Bugs has started spraying.
Maybe “started” isn’t quite right. Maybe he’s been leading up to it for longer than I realized, as for some time I have seen him “vertical”-peeing and straining in the box. Maybe now he’s just “out” about it. Now, it’d be hard to miss. He climbed up on the kitchen sink and, right in front of me, sprayed the splashboard so hard I could have used safety goggles.
Mindful of advice to check whether there’s a medical reason for this behavior change, the vet found that Bugs flinched on palpation. He had white blood cells in his urine. No blood, no crystals, thankfully – but, still, we have a problem.
Another piece of advice, though: Watch out for some of these medics.
The first vet gave him an antibiotics injection. She scared me into agreeing to this, thanks to her dire warnings about blocked urethras in male kitties being possibly fatal. The shot had no effect; Bugs still tested positive two and three weeks later. Another vet proposed an estrogen pill to address the behavioral aspect. The homeopathic vet we eventually ended up with said the estrogen had been banned for people, but was still permitted for animals. (!!!) In any case, the vet said, it would be like tuning a watch (the endocrine system) with a sledgehammer.
Nobody had any certain read on what could be causing this.
Hence, the blues. Compounded by news of B.B. King’s death the other morning. King of the Blues, the expansive wise presence that he was, is now gone from us.
“B.B. King con Lucille” by Stoned59
One of the first things I did when I moved to Arkansas was to travel to Little Rock to see B.B. King play on the occasion of his 70th birthday. The whole King family turned out. It was highly memorable. I am very sad.
And I’m truly perplexed about Bugs.
The homeopathic vet said he might not necessarily have a biotic infection; white-blood cells could be present with inflammation, too. After extensively interviewing me, the vet concluded that Bugs is an intense little man, conscientious, hyper-responsible, sensitive, regal, self-contained, not notably demonstrative but, still, deeply attached. He was greatly affected by Fang’s death, hence the vet’s finding of “sensitive.”
So maybe Bugs is reacting to stress and emotional factors. New cats in the neighborhood? My own stress?
Through a glass darkly
So now we wait, to see whether the homeopathic remedy the vet prescribed will work.
In the meantime thanks to the Conscious Cat and very timely too, we have now been educated about the “Pandora Syndrome.” It turns out that urinary issues in cats can be far from straightforward. The allopathic docs have a name for it: “feline idiopathic cystitis” (FIC). “Idiopathic” meaning who knows what. “Medically unexplained.”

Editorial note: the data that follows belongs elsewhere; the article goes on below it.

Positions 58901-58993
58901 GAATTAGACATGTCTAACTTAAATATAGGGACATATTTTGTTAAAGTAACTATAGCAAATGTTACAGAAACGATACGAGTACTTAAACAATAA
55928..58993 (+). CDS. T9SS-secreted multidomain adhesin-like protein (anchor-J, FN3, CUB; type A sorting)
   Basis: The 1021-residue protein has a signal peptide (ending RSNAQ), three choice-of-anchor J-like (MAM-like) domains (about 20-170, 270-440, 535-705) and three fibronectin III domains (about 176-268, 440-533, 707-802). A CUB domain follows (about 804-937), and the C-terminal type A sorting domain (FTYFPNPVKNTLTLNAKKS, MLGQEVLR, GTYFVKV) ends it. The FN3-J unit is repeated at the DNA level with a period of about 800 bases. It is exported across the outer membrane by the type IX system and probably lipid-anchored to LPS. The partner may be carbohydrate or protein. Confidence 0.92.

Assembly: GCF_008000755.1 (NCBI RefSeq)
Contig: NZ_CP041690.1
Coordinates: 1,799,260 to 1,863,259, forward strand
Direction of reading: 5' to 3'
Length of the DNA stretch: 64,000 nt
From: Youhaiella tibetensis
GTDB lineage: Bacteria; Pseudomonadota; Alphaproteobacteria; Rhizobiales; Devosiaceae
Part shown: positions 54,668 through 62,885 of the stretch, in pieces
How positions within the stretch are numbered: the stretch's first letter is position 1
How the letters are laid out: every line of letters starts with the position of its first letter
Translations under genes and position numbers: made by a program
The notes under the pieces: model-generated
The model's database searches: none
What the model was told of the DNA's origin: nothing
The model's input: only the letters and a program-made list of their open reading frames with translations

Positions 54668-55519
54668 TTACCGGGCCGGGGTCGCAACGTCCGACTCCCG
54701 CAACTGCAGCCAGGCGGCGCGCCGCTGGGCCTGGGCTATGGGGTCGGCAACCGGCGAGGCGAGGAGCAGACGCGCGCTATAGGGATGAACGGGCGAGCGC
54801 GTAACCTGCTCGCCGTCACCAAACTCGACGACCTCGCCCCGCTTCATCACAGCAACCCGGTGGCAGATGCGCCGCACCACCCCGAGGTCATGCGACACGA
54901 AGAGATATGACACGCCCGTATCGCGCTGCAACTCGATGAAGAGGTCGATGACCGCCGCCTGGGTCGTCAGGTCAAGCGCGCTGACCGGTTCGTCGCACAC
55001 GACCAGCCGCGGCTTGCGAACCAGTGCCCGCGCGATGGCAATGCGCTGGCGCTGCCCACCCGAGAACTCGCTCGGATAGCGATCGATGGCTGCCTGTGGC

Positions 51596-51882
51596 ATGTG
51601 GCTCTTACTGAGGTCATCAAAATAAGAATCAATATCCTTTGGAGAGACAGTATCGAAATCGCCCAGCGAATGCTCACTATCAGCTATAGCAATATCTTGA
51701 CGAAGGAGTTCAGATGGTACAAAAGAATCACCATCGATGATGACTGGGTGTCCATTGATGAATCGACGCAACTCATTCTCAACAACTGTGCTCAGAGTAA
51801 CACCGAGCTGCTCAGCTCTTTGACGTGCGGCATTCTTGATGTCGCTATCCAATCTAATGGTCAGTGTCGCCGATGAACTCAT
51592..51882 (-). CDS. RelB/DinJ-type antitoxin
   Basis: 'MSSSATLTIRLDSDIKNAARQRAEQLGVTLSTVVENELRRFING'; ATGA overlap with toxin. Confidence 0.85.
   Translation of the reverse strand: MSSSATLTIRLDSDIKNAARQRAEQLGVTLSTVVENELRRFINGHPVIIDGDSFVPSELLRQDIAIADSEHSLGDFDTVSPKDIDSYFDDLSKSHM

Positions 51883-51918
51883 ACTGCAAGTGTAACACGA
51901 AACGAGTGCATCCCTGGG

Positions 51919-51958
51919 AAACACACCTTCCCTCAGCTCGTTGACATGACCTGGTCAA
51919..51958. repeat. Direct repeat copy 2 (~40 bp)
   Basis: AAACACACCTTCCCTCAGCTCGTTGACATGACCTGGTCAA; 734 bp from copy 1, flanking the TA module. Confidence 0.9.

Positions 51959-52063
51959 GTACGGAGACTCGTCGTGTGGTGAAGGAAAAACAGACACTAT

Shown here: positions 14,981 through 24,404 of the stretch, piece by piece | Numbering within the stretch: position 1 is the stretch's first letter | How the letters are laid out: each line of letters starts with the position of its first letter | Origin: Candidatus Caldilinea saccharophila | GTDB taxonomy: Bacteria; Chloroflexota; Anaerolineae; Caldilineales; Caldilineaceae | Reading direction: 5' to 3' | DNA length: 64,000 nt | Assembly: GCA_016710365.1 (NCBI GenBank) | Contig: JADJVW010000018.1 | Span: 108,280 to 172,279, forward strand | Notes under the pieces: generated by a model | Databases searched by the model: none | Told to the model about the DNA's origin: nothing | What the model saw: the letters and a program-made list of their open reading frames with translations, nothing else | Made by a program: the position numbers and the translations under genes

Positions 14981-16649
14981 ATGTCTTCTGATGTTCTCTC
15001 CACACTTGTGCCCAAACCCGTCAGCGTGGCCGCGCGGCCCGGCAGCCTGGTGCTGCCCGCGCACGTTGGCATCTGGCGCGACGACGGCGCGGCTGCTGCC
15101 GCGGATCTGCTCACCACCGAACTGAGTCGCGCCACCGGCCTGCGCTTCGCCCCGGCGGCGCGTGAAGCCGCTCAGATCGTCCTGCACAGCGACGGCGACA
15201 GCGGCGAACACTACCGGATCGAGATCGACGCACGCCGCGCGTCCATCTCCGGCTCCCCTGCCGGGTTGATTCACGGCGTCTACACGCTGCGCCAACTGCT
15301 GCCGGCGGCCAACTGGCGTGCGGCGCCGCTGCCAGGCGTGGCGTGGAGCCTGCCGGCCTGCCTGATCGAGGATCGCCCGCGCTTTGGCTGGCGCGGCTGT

Vet Tony Buffington, of Ohio State University College of Veterinary Medicine, says cats with FIC “often have multisystemic comorbidities.” Dig the multisyllabic thingamahoojiggies. Meaning that the focus needs to be widened from just the bladder to include skin, neurological, endocrine, immunological, and behavioral effects – including the cat’s environment.
Dr. Buffington notes an increased risk for FIC in indoor-only cats.
Oh no. Not that again.
Yes, ’fraid so. That’s why Dr. Buffington calls FIC the “Pandora Syndrome” – it equates with the troubles that fly out on opening Pandora’s Box. According to Wikipedia, opening Pandora’s box might seem innocent enough, but, once done, it has “severely detrimental and far-reaching consequences.”
Pandora, by Dante Gabriel Rossetti
Pandora doesn’t look too thrilled. I likewise.
So where FIC is concerned, since Pandora’s Box has now been opened, let’s just have a look at what flies out. Here, per Dr. Buffington, is the confusing welter of potential contributing factors to FIC:
* Indoor litter boxes
* Close confinement with other cats
* Rainy weather (even for indoor cats)
* Dental disease
* Sensitivity to threatening stimuli
* Heightened sensitivity of the sympathetic nervous system
* Early adverse experience (orphaned, bottle fed, rescued)
“Nonspecific behavioral and clinical signs” may also be present, like overgrooming or vomiting. The “first line of therapy” to resolve these is “environmental enrichment.” “The broad categories of food, water, litter boxes, space, play, conflict management, and pheromones should all be considered [for their] influence on the health and welfare of indoor-housed cats.”
Dr. Buffington provides a nifty 36-item questionnaire that, all by itself, might serve as a primer for what to do about environmental enrichment.
So according to the homeo vet, all the dietary supplements I had been feeding Bugsy after the diagnosis – d-Mannose, Vitamins C and E, cod-liver oil – might not necessarily help, if the problem is Bugsy’s emotional state. The homeo idea is that Bugs’s system might be trying to compensate for a chronic condition of imbalance. If the right remedy, the right match for Bugs’s temperament, could be identified, then the symptoms might no longer be necessary.
As for managing my own stress, progress is being made. Read about it here, in my other blog on the FELDENKRAIS METHOD.®